“Protect the Children”

Yesterday I was reading about the controversy surrounding Roald Dahl’s books and the general concept of editing children’s books to make them more “appropriate.” My personal opinion is that we shouldn’t edit or ban books, but that’s not what I’m writing about this morning. As I dove in, reading both sides of the argument, I was drawn into other articles about the current furor about drag queens reading to kids and trans people, well, existing, and I started to see a common thread. In all these arguments for banning, editing, restricting freedom, etc. Almost all of them at some point say, “We need to protect the children!”

Reading that phrase over and over got me thinking about my job as a mother and I discovered something about myself: I almost never see my primary role as protecting my children.

Generally, I believe my primary role fluxes between making sure they know how deeply I love them/how worthy they are of that love and giving them information about how to navigate the world effectively. Protecting them really only becomes a priority in the presence of an immediate threat. Having read all of Roald Dahl’s books as a child, having seen numerous, amazing drag shows, and having met several trans people, I can’t find a single threat to my children there. Honestly, children who haven’t been taught to hate anyone make some of the very best teachers in how to treat people who are different from them–with curiosity, an open mind, and an open heart. The real threats to our kids are often things we can’t protect them from at all.

I mean, I have managed to save my kids from death and/or disaster a time or three, but I wasn’t able to protect my daughter from being bullied at school earlier this year. I wasn’t able to protect her from the pain and confusion she felt over the death of her beloved dog, Orion. And I wasn’t able to protect any of my three children from the chaos of the pandemic that swept through our world, destroying our routines and social connections.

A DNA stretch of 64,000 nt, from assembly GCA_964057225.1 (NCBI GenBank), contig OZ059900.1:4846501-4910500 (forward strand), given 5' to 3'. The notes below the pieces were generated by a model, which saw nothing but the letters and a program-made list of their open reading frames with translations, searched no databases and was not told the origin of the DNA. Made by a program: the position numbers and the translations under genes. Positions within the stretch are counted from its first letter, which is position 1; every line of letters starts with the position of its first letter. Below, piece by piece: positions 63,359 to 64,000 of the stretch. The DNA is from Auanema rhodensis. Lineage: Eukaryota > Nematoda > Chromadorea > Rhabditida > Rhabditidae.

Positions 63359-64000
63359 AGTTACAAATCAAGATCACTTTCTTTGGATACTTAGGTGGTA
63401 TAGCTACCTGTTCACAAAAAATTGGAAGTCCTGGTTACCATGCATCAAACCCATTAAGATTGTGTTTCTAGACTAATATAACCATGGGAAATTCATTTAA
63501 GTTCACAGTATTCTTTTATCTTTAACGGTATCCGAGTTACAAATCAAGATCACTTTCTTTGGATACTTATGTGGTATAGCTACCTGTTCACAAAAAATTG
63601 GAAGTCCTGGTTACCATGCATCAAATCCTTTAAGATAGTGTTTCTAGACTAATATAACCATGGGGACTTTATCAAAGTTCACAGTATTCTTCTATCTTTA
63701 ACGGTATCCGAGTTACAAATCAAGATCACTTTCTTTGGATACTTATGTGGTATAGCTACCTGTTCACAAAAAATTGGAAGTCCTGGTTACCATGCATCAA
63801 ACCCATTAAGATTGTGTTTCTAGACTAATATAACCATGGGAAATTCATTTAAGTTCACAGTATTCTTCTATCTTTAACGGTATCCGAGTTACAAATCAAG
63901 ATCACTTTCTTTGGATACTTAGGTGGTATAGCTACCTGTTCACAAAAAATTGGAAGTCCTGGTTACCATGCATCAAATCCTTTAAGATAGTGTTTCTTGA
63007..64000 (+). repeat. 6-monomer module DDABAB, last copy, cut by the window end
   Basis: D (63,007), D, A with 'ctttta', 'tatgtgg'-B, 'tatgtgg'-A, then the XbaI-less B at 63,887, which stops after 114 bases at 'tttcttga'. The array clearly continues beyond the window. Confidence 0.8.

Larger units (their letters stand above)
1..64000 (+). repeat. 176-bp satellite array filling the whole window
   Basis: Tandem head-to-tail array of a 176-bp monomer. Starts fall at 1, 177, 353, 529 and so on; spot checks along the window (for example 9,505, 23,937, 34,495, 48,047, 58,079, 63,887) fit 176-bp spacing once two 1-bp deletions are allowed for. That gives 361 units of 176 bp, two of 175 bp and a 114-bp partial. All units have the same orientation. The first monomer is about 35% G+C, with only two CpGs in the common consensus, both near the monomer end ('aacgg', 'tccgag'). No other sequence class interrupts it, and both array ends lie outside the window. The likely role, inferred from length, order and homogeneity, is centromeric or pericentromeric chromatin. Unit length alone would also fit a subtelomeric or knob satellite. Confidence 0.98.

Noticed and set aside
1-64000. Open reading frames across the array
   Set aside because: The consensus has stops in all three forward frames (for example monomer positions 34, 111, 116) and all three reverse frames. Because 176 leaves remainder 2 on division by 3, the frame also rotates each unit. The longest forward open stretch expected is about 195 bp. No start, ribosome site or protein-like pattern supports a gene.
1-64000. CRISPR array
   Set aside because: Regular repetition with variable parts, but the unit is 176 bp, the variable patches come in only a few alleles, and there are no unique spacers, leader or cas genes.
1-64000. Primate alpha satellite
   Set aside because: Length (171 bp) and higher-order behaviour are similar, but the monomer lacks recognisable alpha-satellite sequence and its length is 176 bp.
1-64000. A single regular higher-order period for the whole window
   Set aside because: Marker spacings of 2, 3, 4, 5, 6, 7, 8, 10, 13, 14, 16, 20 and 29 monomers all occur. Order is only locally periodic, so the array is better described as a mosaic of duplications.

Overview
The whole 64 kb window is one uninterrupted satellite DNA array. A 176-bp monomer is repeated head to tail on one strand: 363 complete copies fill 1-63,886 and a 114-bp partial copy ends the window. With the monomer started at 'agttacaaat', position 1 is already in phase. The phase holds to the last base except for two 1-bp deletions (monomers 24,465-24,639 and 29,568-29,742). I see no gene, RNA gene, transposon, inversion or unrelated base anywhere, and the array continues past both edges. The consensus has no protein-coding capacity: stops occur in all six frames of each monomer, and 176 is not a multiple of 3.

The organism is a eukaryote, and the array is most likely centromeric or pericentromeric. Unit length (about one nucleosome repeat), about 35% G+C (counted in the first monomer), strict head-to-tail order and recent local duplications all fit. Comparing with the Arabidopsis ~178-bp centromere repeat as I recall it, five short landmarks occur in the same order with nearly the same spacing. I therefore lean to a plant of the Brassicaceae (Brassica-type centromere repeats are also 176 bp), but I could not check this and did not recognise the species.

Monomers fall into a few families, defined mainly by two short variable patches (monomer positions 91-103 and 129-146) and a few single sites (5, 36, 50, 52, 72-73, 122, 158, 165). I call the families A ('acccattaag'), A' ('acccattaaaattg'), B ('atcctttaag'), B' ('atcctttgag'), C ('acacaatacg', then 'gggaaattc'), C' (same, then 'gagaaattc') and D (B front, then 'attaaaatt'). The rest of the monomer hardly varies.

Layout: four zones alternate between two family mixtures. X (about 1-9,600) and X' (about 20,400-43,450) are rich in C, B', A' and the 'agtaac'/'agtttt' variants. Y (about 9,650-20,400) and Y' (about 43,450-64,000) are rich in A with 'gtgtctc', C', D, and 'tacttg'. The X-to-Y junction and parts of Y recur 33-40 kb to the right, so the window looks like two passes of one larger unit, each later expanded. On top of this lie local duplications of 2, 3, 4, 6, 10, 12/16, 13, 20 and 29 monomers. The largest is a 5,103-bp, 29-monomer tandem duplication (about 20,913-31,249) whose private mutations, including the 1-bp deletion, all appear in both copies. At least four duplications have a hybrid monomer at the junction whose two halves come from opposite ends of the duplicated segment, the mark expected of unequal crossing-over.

What I was able to do, was support my daughter at home by talking about why bullies do what they do, who could help her at school, and giving her strategies for making good friends. When Orion died, I wasn’t able to prevent the hurt, but I was able to be honest with her, cry with her, and show her ways we can grieve and honor the ones we love when they have to leave us. And through the pandemic, I couldn’t make their lives stay the same, but I was able to show all of my kids how to let go of what’s familiar, even when it’s so hard, and find new ways to connect with others and enjoy life as it is for however long it needs to be that way.

So yeah, I would fight and die for my children in a heartbeat, but my job is not to protect them from what’s inside a book, it’s to talk with them about what they read in books. My job is not to raise them to be afraid of what they don’t understand, it’s to help them understand what they’re afraid of. My job is not to use politics to wrap them up in a cozy illusion of sameness, but to show them the beauty and fun that can be found in our differences.